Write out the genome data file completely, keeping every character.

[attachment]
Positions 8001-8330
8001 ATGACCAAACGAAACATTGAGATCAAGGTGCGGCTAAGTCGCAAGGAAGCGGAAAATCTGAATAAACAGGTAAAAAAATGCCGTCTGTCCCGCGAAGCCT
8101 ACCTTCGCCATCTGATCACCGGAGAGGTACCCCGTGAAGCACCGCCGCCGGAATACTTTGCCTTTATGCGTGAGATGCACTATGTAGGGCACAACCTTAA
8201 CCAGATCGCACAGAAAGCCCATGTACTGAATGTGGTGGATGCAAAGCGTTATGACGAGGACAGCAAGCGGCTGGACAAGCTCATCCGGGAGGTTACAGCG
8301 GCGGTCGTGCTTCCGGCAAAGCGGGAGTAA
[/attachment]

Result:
Positions 8001-8330
8001 ATGACCAAACGAAACATTGAGATCAAGGTGCGGCTAAGTCGCAAGGAAGCGGAAAATCTGAATAAACAGGTAAAAAAATGCCGTCTGTCCCGCGAAGCCT
8101 ACCTTCGCCATCTGATCACCGGAGAGGTACCCCGTGAAGCACCGCCGCCGGAATACTTTGCCTTTATGCGTGAGATGCACTATGTAGGGCACAACCTTAA
8201 CCAGATCGCACAGAAAGCCCATGTACTGAATGTGGTGGATGCAAAGCGTTATGACGAGGACAGCAAGCGGCTGGACAAGCTCATCCGGGAGGTTACAGCG
8301 GCGGTCGTGCTTCCGGCAAAGCGGGAGTAA